Oh dear, I have neglected my blog and I'm sorry for not visiting my favourite blogs. I do catch up on you all, but don't always have time to comment.

I see Rufus got his paws on the laptop again and brought you up to date with what I have been up to. He would have to mention my bowls matches defeats! I wouldn't describe myself as one of my clubs' best players but I do have times when I play well. I won my club's ladies singles competition last year and was in the winning team in the fours competition. I don't know what happened with the summer league singles matches, I think it was a combination of hot weather, hot flushes, and trying too hard! 

Rufus mentioned wanting some photos of their walking friends, so here they are

 Charlie and Norman 

Rufus, Norman and Ellie               Ellie, Buster and Norman

Treat time, and bribery to get them all together! except Buster,
he had found something interesting to sniff nearby!
Ellie lost her tail in an accident

I have been busy with dolls house work, the bathroom is nearing completion and I have made a start on the main bedroom. 

Painting (art not decorating) has taken up a fair amount of time because of my determination to get it right. Some I am pleased with, others have gone in the bin. The experts say don't overthink it, and I tell myself not to but then I do! When I do just do it without overthinking I am pleased with the result, like this one.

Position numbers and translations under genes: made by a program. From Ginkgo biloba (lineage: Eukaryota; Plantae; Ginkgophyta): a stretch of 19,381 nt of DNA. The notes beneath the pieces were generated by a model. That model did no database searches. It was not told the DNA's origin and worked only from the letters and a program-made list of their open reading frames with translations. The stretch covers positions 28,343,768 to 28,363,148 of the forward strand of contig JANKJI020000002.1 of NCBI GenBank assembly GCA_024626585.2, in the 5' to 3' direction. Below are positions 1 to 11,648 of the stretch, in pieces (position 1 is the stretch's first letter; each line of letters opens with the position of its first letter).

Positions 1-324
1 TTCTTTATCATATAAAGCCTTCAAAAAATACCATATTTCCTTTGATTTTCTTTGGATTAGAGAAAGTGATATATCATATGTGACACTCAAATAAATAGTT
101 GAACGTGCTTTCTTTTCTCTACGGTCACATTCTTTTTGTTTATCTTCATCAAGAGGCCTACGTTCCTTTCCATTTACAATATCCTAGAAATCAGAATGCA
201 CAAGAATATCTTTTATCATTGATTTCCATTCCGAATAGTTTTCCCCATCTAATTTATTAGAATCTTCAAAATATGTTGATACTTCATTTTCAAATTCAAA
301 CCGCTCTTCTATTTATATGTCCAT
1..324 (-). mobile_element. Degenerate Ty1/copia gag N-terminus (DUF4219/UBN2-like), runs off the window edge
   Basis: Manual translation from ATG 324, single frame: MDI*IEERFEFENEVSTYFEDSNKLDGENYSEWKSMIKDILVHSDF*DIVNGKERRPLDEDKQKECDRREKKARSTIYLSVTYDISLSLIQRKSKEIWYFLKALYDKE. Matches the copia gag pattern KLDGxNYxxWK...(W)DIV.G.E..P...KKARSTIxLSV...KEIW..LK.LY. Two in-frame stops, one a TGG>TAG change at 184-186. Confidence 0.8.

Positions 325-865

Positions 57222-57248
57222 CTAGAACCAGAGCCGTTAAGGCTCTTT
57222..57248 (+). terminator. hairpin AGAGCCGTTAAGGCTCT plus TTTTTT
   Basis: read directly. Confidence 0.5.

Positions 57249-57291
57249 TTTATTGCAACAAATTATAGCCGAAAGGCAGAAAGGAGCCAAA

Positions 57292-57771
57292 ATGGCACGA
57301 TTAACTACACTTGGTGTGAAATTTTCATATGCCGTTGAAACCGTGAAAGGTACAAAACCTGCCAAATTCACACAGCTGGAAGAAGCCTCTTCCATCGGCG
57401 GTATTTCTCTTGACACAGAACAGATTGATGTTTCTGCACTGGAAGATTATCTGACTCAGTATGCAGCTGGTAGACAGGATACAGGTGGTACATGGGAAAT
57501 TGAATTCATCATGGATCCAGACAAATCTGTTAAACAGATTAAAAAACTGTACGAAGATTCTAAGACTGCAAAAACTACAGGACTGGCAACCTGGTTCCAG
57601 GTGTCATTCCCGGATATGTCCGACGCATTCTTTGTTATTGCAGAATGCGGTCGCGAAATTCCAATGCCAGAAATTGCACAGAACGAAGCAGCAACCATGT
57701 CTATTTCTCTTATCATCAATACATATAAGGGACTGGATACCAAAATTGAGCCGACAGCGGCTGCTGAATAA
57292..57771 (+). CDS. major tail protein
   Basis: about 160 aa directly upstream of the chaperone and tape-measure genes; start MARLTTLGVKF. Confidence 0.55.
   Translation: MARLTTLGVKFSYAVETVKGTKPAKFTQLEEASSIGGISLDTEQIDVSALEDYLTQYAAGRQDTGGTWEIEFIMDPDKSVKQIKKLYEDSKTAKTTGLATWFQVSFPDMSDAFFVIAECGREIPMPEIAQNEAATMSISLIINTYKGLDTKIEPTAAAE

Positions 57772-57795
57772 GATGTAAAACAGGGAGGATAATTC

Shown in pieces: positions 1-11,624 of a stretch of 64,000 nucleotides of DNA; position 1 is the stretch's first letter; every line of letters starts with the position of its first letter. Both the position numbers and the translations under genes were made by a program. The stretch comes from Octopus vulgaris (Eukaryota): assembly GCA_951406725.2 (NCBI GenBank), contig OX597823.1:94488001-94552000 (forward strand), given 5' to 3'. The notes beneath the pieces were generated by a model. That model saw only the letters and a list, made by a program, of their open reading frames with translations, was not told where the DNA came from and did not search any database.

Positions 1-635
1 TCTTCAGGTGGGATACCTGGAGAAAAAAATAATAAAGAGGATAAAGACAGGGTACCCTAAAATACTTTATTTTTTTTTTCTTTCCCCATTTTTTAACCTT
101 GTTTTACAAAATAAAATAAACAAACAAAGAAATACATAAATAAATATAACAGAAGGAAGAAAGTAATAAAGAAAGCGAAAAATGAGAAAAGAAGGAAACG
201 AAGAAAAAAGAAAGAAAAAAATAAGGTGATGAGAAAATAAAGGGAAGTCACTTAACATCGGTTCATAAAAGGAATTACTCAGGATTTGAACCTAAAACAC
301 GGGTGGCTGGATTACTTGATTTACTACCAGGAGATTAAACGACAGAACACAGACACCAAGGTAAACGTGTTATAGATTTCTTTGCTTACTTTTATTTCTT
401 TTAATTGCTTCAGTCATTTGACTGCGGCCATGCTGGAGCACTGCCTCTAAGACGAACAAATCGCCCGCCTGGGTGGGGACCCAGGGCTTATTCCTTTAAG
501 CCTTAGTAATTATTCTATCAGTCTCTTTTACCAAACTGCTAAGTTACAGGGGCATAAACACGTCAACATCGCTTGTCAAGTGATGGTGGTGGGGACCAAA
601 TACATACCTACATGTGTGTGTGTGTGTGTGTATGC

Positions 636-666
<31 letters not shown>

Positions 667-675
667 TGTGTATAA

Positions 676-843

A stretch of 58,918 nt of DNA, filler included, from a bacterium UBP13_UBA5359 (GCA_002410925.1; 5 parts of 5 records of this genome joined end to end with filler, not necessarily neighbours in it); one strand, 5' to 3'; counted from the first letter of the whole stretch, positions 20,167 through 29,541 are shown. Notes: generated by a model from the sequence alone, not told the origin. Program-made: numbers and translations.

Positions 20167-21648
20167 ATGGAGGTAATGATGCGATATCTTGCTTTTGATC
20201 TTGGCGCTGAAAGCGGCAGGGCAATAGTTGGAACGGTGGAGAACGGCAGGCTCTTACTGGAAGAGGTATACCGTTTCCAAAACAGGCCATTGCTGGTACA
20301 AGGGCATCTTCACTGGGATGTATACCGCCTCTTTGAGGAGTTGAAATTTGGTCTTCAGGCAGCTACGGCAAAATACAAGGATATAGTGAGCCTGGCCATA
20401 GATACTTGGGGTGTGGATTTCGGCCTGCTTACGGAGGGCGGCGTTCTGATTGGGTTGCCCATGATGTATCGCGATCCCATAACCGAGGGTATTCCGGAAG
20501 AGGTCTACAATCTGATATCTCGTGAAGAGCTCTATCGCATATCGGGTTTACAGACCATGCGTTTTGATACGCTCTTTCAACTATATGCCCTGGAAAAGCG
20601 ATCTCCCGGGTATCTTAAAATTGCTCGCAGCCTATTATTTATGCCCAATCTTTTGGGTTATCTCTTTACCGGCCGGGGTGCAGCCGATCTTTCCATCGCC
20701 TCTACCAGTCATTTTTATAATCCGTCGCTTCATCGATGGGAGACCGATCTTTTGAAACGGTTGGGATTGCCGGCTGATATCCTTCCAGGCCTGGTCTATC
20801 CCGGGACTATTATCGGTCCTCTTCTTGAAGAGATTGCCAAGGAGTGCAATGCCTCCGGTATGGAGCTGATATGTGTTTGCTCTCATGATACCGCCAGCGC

I wet all the petal areas one by one then just dropped a tiny amount of pink in the inside and tipped the paper to let it run to the edges. I then built up the darker areas bit by bit. It can be difficult knowing when to stop. When it came to the leaves I built up the colour gradually and thought I had overdone it with the veins, but I think they look just about right. I might frame it.

I followed an online tutorial for this one and was quite pleased with it until I noticed the perspective of the pot's proximity to the window! I will keep it though, we learn through our mistakes.

And of course time spent keeping cool and reading. My current book is 'A Fine Balance' by Rohinton Mistry. A hefty 614 pages! It has been on the bookshelf for a long time, I think it's one that I inherited from number two daughter when she emigrated to Australia. I enjoyed his 'Such A Long Journey' and am thoroughly enjoying this one so far. 

In July we had our WI summer lunch, delicious food and good company made for an enjoyable afternoon. And last week for our August meeting we went to Papermill Lock, a tea room on the bank of the Chelmer and Blackwater Navigation. We had a lovely trip on a canal boat.

Little Baddow Mill House

 followed by a cream tea or cake and coffee (I had a cream tea)

I've enjoyed a few trips to North Weald market
and bought a couple of frocks there

this is the bargain I found in a charity shop in Fremantle last November. It has a lovely stretchy panel at the back which gives a fitted look whilst allowing for expansion if I over indulge!

On probably the hottest day of the year my friend M and I went to the Booking Hall cafe at Rayne. 

It's the old railway station on the Fitch Way. It's said to be a lovely walk along the old track.

There are a couple of carriages that have been converted into a charming small museum. 

This one has a lovely little model version of how Rayne was as a working station.

The crops are stored
blackberries are turning red, I have seen a few black ones
soon be time for blackberry and apple pies and crumbles, yummy :-) 

Well that's me caught up with what I have been doing.
I hope to get round to reading what my favourite bloggers have been up to.

~Be well and have a good weekend ~

Polly x